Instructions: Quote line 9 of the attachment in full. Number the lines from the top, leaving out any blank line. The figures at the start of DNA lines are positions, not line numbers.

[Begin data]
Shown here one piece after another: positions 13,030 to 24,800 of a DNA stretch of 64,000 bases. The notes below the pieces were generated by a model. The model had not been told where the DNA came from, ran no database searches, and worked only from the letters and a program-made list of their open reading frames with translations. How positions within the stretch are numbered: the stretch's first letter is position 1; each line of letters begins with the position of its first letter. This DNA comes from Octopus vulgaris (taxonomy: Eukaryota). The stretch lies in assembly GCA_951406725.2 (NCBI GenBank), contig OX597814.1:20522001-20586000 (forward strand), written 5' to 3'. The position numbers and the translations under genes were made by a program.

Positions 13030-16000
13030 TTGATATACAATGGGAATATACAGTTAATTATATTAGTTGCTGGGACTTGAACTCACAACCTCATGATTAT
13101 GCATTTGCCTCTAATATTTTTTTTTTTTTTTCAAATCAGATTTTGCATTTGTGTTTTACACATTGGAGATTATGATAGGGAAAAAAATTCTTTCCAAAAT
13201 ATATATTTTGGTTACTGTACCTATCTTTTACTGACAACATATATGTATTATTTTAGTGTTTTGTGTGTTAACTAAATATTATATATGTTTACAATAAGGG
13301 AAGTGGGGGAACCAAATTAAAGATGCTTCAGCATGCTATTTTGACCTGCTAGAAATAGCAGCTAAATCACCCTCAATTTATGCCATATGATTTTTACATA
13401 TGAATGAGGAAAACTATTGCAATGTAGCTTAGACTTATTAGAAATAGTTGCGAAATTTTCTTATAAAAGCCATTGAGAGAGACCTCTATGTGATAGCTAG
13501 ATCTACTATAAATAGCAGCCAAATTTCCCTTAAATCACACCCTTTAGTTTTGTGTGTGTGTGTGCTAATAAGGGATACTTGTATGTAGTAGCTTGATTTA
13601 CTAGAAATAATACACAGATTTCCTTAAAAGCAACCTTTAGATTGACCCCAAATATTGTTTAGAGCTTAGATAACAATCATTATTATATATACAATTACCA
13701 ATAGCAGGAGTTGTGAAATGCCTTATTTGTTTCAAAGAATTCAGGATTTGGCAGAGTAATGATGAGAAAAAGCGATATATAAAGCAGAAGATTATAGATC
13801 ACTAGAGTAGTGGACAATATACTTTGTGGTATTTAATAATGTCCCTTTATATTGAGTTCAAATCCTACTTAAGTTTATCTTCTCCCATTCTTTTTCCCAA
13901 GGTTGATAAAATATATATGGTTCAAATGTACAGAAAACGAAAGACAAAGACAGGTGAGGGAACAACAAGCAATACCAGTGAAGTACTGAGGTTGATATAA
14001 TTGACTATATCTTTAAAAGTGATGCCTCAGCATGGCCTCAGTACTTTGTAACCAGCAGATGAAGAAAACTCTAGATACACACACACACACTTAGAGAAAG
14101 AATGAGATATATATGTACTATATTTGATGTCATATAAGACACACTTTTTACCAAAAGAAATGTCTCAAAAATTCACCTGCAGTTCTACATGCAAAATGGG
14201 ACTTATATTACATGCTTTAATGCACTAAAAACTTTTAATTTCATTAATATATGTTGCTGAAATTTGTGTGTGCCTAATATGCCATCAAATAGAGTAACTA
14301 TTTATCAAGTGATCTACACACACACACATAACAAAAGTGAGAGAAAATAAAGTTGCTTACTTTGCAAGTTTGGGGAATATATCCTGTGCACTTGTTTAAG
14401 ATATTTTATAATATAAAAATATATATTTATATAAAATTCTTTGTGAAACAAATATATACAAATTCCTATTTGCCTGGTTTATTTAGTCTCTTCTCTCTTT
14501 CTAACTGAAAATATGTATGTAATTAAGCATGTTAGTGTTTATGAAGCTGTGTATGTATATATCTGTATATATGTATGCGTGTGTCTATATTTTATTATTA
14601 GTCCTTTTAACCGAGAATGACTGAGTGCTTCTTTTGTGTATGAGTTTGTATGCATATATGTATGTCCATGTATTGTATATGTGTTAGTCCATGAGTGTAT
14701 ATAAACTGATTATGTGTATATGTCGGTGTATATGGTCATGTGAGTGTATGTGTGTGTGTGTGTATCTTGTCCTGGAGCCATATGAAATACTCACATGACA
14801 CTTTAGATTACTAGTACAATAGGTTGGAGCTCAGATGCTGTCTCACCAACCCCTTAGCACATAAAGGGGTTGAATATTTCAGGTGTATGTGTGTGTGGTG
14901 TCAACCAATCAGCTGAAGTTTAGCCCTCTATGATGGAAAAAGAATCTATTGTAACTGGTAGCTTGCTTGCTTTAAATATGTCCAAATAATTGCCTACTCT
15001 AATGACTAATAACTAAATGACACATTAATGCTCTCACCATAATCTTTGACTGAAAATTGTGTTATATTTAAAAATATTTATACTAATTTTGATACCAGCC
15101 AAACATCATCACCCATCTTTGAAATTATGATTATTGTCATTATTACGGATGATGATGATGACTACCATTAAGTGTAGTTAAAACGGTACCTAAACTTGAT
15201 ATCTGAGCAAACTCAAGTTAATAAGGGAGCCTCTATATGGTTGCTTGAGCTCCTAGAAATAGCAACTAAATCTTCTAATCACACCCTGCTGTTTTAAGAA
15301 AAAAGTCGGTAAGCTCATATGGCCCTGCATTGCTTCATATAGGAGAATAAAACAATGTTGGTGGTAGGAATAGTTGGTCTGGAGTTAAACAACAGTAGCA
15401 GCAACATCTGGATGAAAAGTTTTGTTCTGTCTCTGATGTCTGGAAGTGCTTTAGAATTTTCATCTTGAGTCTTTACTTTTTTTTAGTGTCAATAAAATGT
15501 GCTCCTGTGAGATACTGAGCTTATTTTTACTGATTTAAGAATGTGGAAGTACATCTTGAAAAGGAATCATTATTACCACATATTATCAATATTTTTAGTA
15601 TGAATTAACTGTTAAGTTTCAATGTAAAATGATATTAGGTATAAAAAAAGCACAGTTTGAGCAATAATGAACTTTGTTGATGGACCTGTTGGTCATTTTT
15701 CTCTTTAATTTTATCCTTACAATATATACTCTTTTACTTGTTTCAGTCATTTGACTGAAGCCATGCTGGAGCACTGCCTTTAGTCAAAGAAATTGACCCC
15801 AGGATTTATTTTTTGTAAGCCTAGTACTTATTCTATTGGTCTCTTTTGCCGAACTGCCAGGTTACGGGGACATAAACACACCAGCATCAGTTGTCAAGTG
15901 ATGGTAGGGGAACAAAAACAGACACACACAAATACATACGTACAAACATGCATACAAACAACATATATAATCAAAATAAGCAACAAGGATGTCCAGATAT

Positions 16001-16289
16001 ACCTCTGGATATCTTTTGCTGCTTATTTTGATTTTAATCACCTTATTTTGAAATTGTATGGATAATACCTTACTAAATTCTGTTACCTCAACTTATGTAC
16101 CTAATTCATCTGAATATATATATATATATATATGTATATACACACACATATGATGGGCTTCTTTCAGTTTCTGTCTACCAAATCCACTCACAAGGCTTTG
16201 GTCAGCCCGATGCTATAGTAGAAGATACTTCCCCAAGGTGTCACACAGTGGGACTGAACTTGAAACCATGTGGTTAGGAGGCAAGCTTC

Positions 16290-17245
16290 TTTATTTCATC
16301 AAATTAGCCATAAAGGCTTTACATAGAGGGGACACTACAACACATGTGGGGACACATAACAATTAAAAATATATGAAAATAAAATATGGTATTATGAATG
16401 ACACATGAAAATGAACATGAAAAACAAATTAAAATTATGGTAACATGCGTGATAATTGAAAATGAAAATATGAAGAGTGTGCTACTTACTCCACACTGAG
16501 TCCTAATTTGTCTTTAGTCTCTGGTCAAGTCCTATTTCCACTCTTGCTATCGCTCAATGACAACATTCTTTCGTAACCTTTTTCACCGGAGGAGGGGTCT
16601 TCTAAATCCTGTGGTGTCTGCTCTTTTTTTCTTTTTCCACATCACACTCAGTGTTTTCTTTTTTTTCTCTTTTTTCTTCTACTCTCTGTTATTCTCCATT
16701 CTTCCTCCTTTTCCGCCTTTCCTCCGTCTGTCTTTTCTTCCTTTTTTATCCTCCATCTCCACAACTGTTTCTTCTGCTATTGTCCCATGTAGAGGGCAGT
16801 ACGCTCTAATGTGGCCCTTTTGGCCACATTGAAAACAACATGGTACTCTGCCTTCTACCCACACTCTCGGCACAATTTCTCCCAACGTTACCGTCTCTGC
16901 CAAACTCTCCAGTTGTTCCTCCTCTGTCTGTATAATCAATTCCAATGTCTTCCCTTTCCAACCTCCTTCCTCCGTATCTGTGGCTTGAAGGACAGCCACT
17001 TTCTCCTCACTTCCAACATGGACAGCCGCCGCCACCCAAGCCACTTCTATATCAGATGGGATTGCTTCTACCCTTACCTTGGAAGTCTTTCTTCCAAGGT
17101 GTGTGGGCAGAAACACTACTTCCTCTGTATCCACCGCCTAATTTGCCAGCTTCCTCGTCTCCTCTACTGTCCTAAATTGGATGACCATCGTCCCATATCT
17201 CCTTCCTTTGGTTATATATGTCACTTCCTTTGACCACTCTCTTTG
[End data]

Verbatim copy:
13601 CTAGAAATAATACACAGATTTCCTTAAAAGCAACCTTTAGATTGACCCCAAATATTGTTTAGAGCTTAGATAACAATCATTATTATATATACAATTACCA